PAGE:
Sutherland family reacts to judge’s ruling on murder suspect

Accused killer deemed competent, will stand trial next year

Jasper Spires.
Jasper Spires.

After two psychological examinations, the accused murderer of Trumbull native Kevin Sutherland has been ruled mentally competent by a federal judge and will stand trial next year.

Jasper Spires, 18, is accused of stabbing Sutherland to death on a Washington, D.C., Metro train on July 4 after reportedly trying to steal the 24-year-old’s cellphone.

Speaking to The Times Tuesday afternoon, Kevin’s parents, Doug and Theresa Sutherland, gave their reaction to the court hearing that was held in Washington, D.C., Friday, Oct. 9.

“We expected the judge to rule that way,” Doug Sutherland said. “Any other decision would have been a surprise to us.

“We’re happy that the case can now move forward,” he added.

The Sutherland family attended the hearing with Theresa Sutherland’s cousin and two of Kevin’s friends from American University, from which Kevin graduated in 2013.

Doug said the case is now in the hands of the grand jury, which will examine the evidence against Spires and decide whether to charge him with murder.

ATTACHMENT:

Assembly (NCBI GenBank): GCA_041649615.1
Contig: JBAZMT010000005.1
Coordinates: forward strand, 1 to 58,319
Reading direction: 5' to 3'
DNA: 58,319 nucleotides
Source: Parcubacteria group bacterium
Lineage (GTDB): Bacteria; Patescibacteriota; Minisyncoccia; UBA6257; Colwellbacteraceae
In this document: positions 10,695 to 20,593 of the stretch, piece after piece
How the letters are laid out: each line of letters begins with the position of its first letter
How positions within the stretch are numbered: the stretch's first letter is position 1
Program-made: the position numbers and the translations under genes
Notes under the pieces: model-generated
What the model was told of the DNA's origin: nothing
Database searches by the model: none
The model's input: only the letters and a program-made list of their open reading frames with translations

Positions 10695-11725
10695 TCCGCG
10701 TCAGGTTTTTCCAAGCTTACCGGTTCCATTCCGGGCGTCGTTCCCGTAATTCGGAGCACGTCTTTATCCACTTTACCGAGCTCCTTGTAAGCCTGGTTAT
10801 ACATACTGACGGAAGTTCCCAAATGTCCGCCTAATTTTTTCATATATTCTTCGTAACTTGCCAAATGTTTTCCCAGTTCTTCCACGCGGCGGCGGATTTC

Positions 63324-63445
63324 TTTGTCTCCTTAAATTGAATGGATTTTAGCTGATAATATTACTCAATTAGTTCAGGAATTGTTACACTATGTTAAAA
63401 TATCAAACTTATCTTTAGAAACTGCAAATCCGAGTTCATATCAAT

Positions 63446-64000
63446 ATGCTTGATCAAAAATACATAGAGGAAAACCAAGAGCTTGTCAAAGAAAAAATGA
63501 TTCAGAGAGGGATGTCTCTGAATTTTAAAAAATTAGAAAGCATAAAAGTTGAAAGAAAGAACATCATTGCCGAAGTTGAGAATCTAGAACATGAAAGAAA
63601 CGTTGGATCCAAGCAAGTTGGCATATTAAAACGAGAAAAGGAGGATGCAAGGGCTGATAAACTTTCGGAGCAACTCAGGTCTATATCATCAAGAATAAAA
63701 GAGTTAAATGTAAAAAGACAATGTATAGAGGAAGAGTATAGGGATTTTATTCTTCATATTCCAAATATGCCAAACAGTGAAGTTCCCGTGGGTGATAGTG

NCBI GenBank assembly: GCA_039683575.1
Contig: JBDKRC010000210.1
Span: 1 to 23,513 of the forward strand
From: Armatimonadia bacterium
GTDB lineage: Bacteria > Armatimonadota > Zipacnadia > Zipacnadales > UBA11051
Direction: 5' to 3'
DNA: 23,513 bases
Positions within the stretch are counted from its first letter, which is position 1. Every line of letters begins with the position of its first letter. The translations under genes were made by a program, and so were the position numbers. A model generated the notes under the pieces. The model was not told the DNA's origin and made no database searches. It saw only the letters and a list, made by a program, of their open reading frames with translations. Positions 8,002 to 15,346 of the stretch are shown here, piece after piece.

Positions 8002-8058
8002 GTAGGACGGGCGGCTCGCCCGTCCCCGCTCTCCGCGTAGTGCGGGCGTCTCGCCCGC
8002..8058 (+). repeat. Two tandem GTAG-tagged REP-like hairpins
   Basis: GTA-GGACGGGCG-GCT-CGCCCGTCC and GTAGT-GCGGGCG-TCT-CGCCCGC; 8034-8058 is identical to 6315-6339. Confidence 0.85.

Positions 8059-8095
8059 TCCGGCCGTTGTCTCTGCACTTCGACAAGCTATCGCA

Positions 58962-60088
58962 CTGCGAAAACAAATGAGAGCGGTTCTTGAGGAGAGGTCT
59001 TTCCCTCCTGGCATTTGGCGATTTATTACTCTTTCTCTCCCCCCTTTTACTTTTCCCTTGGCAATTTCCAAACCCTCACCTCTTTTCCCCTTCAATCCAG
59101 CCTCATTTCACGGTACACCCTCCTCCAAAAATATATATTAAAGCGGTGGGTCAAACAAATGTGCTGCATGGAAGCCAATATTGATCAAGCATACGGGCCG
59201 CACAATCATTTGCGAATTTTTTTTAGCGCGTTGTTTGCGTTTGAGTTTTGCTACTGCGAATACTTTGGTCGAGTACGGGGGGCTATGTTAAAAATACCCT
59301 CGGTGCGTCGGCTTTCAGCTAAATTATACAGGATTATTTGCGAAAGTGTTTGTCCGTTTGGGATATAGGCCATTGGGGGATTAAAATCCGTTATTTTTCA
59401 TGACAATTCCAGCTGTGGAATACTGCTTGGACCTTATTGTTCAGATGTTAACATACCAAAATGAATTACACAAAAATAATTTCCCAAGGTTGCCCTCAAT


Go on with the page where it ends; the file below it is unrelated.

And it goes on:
“Based on the evidence, it could be murder in the first degree or murder in the second degree,” he said.

“The prosecution will begin presenting their case in January at the next status hearing and the grand jury will make the indictment,” he explained. “We just have to wait and see.”

Doug added that the prosecution could offer Spires a plea deal, based on the evidence, to ensure a conviction.

“It’s not uncommon for this type of case,” Sutherland said of the process.

“We’re just going to have to wait on the grand jury.”

At Friday’s hearing, the Sutherlands sat across from Spires’ father, Myles, whom they had never seen in person before.

“He did not approach us,” Doug said. “And he didn’t want to even look at us.”

The Sutherlands believe the story of the Spires family will eventually make its way to the national media, and that it will provide background on the accused murderer.

“His story needs to be told,” Doug said. “At some point, we’ll hear about his family and his upbringing.

“I don’t think it has a lot to do with the murder case, but it will help us understand him better and why something like this could happen,” he added.

Memorial contributions may be made to the Kevin Joseph Sutherland Memorial Fund and the Kevin Sutherland Internship Fund at www.american.edu/giving/kevin-sutherland.cfm. For questions, contact Lee Holsopple, the assistant vice president of university programs, at lee.holsopple@american.edu.